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The NFL asked a federal court to send Brian Flores’ racial discrimination lawsuit against the NFL and six of its teams to arbitration on Tuesday, according to Daniel Kaplan of The Athletic.

The league also requested that Flores’s two co-plaintiffs–former Cardinals coach Steve Wilks and former Titans coach Ray Horton–sever their cases and file separate arbitration claims. 

The move by the NFL doesn’t come as a surprise as the league had signaled in a letter to the court in April that it hoped to move the lawsuit behind closed doors. The Dolphins had also reportedly requested to move the lawsuit into private arbitration in early March, just over a month after Flores first filed the lawsuit, according to The Athletic.

In the request for arbitration, the league made a new argument in favor of moving the case behind closed doors. Flores stated in the lawsuit that Dolphins owner Stephen Ross offered him a $100,000 bonus for each loss during the team’s 2019 season, a claim that Ross has denied. However, the NFL argued that courts have stayed away from cases that involve how sports organizations internally regulate themselves and that Flores’s allegation of bribery falls into this category.

“Mr. Flores’s claims relate to alleged violations of various internal NFL rules—namely, the Rooney Rule, anti-tampering rules, and rules against intentionally losing games,” the league’s outside lawyers wrote in the motion to compel arbitration. “Courts are particularly hesitant to interfere in such matters, because the internal standards of professional sports leagues ‘are not necessarily familiar to courts and obviously require some expertise in their application.’”

Loretta Lynch, the former U.S. attorney general, is listed as the top attorney for the NFL in the motion.

Flores and his lawyers have tried to prevent the NFL from moving the lawsuit into arbitration, arguing that arbitration would result in a lack of transparency and be antithetical to the league’s stated goals of racial progress.

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“With forced arbitration, my case will be litigated behind closed doors, confidentially and without transparency, essentially done in secrecy,” Flores told a panel discussion in March, per The Athletic. “With forced arbitration, there won’t be a jury of my peers who will hear my claims, which is one of the most important and fundamental rights we have in this country.”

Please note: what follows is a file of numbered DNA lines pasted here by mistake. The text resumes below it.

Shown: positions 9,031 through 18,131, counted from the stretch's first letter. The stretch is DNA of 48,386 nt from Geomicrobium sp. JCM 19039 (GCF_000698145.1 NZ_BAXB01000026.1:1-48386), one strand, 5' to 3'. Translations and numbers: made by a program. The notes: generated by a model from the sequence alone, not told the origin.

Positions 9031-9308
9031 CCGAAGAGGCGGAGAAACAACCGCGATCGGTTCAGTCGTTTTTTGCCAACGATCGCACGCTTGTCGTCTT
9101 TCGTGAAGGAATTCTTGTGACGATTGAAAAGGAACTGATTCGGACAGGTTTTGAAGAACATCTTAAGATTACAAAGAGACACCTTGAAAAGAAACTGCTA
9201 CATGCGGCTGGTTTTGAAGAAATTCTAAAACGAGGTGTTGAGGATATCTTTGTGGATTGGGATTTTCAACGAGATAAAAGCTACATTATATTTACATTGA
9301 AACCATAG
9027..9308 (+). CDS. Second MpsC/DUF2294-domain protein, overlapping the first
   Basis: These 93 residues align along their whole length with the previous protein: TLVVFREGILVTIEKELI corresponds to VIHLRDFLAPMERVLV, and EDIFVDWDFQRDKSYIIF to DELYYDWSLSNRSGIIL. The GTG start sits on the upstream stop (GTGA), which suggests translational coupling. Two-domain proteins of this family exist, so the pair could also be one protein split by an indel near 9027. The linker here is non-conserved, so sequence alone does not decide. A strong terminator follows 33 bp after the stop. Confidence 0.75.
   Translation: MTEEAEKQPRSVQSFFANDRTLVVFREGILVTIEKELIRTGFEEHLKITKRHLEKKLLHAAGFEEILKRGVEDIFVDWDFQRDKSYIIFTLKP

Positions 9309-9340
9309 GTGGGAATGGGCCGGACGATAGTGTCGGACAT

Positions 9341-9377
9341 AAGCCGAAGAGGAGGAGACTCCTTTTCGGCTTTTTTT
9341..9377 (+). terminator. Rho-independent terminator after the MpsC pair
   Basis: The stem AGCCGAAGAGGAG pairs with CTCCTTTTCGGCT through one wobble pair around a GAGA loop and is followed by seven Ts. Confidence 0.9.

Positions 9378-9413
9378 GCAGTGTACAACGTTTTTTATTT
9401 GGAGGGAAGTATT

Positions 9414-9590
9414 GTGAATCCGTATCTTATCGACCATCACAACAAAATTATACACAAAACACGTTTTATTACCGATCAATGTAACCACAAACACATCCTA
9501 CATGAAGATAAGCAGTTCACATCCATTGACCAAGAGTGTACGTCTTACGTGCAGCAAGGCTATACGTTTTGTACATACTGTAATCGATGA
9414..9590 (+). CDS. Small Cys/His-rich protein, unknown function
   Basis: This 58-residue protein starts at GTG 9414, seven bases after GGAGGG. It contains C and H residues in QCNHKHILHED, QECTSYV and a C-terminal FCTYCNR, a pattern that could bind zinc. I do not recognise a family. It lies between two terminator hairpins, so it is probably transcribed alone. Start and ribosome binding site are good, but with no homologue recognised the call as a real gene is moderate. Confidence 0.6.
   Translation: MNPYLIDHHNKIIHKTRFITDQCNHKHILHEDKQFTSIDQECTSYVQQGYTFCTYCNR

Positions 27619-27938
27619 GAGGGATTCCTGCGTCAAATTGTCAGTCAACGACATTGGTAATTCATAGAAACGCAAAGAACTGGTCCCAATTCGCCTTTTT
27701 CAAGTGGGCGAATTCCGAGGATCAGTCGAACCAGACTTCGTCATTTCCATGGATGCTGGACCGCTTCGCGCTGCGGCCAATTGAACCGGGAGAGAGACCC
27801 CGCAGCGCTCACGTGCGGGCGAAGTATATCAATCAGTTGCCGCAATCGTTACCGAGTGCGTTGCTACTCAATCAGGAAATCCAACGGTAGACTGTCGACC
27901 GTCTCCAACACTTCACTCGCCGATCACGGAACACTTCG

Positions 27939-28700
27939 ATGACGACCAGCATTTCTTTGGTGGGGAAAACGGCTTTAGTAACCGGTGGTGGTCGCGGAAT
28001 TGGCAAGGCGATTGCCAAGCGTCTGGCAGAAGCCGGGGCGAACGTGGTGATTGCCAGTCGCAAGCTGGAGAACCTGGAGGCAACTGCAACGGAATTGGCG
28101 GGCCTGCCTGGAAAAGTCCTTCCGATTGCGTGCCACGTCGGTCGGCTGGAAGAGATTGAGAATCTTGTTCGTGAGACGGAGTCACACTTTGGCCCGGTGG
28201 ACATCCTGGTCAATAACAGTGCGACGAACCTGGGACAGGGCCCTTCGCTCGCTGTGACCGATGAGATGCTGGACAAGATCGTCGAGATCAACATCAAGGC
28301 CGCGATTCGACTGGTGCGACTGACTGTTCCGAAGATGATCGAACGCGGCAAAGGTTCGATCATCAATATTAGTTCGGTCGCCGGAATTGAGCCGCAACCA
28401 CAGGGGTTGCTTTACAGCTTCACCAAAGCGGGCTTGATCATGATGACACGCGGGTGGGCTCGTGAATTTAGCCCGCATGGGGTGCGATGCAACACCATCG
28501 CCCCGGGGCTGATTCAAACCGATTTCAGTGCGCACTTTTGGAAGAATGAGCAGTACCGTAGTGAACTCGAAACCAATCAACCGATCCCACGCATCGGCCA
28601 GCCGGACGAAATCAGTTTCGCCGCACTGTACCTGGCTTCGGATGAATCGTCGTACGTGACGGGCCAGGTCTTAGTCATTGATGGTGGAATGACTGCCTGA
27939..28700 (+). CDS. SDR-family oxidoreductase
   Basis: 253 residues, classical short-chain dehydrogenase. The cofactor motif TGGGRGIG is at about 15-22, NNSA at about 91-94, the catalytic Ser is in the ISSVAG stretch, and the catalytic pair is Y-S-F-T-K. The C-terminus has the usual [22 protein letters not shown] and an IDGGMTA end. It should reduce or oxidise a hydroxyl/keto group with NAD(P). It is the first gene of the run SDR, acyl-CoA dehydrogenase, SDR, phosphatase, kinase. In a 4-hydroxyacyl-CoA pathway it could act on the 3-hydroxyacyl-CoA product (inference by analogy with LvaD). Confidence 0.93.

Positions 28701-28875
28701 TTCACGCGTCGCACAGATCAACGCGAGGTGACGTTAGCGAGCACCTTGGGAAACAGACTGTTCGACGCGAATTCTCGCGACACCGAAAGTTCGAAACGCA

Flores was fired as head coach of the Dolphins in January after leading the team to a 24–25 record over three seasons. On Feb. 1, Flores filed a lawsuit against the league, three of its teams–the Giants, Broncos and Dolphins—and 29 “John Doe” teams, accusing the NFL of racial discrimination within its hiring practices.

Wilks and Horton joined the lawsuit last month. Wilks argued in an amended lawsuit that Arizona hired him as a “bridge coach” and that the Cardinals did not have long-term plans for him as the team’s leader.

The Texans, Cardinals and Titans have since been added as defendants in the lawsuit.

Since the filing, Flores has been hired as a senior defensive assistant with the Steelers, but the NFL’s latest filing reveals that commissioner Roger Goodell has yet to sign off on the contract. The league’s standard practice is to review team employment contracts and then have Goodell sign off on them. According to Kaplan, a source close to the NFL said the contract had a minor adjustment shortly before the filing, but nothing that will hold it up.

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